Nina Simone: Four Women, currently running at the Seattle Repertory Theatre through June 2, is a variation on the themes that Simone explored in her song “Four Women.” A refresher course; Simone’s song, first released on the 1966 album Wild is the Wind, served up pen portraits of four different African-American women: middle-aged Aunt Sarah (“My skin is black”), embodying tradition; Saffronia (“My skin is yellow”), whose birth was the result of sexual violence; the smart-talking prostitute Sweet Thing (“My skin is tan”); and the tough, no nonsense Peaches (“My skin is brown”). Different as their lives are depicted in the song, one thing they all share is strength and resilience. The song is also a statement of pride, of reclaiming one’s beauty in defiance of societal standards, quite timely in an era that saw the rise of the slogan “Black is Beautiful.”
Playwright Christina Ham has taken these archetypes and made them the four characters of her show (with Peaches renamed Nina). The story is set at the very moment when Simone became an outspoken civil rights activist, in response to the horrific bombing of the 16th Street Baptist Church in Birmingham, Alabama on September 15, 1963, that took the lives of Addie Mae Collins (age 14), Carol Denise McNair (age 11), Carole Robertson (age 14), and Cynthia Wesley (age 14), and injured over 20 others.
Ham’s play makes Simone’s transformational moment explicit and blunt. It opens with Simone in her best supper club attire, coming through the curtain center stage, singing her first hit, “I Loves You, Porgy,” from George Gershwin’s musical Porgy and Bess. Then, mid-song —bang! — there’s a sharp explosion, and the curtains part, revealing the interior of the devastated church in the aftermath of the blast, loose paper falling down like snow. As the other characters seek refuge in the sanctuary with Nina, a discussion ensues between them, about race, class, sex, and the best way to respond to the violence that’s happening right outside the door.
Each woman has a different perspective (you could also view them as four sides of the same woman). Aunt Sarah puts her faith in God. Sephronia (usually spelled “Saffronia” in the song’s lyric) wants to march for change. Sweet Thing is getting it while she can. And as for Nina, she’s working on finishing her first protest song, “Mississippi Goddam,” vowing, “I’ll slay folks with my lyrics, and save my bullets for later.”
“Mississippi Goddam,” released in 1964, is a song of fierce social commentary, one that wouldn’t be out of place in such equally pointed works as The Threepenny Opera and Sweeney Todd. And the biting lyrics still have painful resonance:
They try to say it’s a communist plot
All I want is equality
For my sister, my brother, my people, and me
As contemporary as today’s headlines. Indeed, the show put me in mind of another song, “Everything Old is New Again.” The 16th Street Baptist Church bombing was a turning point in the civil rights struggle in the United States, and it’s hard not to feel discouraged when you look around see the same atrocities being committed today (indeed, a week before I saw the show, a man was arrested for driving his car into a crowd of people in Sunnyvale, California; police believe he was targeting people he thought were Muslim). Sex roles come under scrutiny, the characters wondering if women are ceding their place in the civil rights movement to the men. And race is a topic in more ways than one, as the women debate colorism in their own community; Sephronia is derided for the presumed “benefits” her lighter skin brings her, but she reminds them that to white people she’s still regarded as black.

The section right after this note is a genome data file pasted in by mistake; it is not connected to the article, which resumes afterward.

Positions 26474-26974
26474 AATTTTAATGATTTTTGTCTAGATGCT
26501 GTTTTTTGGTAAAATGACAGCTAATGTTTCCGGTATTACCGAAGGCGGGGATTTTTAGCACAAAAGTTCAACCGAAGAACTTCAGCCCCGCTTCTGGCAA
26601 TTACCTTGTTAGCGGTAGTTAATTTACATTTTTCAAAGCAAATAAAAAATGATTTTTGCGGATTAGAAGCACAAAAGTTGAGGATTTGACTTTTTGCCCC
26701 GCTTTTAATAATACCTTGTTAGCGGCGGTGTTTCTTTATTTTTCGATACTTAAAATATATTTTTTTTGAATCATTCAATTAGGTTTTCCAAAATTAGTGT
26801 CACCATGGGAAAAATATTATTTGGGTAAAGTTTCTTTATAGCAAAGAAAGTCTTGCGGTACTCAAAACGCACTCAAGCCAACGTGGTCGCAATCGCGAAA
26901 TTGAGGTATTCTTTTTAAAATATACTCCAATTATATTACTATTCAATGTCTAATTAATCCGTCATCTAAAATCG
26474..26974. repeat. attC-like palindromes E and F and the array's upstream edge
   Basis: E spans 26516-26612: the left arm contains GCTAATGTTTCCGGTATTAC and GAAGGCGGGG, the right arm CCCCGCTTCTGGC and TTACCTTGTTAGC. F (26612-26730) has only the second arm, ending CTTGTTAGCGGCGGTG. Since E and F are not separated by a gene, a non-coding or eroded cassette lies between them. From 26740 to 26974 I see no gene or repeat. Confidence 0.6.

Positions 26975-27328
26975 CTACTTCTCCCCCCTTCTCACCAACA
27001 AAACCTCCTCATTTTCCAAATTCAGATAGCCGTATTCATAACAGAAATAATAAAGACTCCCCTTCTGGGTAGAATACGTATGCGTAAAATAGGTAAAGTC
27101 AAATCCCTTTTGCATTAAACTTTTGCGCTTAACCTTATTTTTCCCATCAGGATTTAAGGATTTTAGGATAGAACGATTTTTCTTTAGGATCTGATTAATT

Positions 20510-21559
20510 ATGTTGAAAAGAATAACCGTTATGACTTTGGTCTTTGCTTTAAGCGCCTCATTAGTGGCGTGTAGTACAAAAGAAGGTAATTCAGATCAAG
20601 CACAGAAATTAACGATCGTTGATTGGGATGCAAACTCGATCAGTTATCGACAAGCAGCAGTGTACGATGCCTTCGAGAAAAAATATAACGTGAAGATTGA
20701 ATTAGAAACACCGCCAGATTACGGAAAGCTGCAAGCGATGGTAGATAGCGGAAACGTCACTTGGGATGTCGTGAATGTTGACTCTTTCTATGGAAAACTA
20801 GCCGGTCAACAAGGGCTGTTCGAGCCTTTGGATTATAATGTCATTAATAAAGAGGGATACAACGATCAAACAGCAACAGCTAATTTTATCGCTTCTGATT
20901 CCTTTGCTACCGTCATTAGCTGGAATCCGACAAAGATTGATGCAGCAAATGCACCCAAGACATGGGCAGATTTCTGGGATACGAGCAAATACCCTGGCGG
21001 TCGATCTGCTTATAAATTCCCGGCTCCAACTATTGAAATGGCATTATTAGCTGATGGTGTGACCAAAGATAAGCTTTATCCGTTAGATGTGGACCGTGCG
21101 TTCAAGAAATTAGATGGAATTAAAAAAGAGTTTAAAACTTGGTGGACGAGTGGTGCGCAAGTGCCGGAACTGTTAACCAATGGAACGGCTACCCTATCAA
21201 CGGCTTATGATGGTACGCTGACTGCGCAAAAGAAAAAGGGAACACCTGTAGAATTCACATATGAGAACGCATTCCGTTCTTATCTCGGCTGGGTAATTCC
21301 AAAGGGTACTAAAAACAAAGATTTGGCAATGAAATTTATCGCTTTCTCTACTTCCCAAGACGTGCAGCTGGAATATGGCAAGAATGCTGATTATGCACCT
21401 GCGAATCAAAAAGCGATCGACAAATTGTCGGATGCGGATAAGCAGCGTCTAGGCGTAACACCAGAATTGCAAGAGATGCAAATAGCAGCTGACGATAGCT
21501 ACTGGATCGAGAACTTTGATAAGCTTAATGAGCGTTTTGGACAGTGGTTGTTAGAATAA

All four actresses — Shontina Vernon (Nina), Shaunyce Omar (Sarah), Britney Nicole Simpson (Sephronia), Porscha Shaw (Sweet Thing) — have strong and compelling voices, well suited to the songs used in the show. The songs serve as moments that bring the characters together; Simone’s “Sinnerman” and “To Be Young, Gifted and Black,” the hymns “His Eye is on the Sparrow” and “God Be With You ‘Til We Meet Again,” and of course “Mississippi Goddam” and “Four Women.” Ironically, the song that got the biggest response from the audience was an original number by Ham, “Shout Oh, Mary,” a riveting incantation that had the characters each holding a staff they brought down on the stage with a resounding thump, while singing to the rafters.
Nina Simone: Four Women is about ideas and debates we’re still having today, and how the energy of those debates inspires music and art. It’s a reminder of how far we have come, and also how far we still have to go. But the songs of Nina Simone make that journey a little bit easier.
Nina Simone: Four Women runs through June 2, 2019 at Bagley Wright Theatre. Ticket and more show info HERE.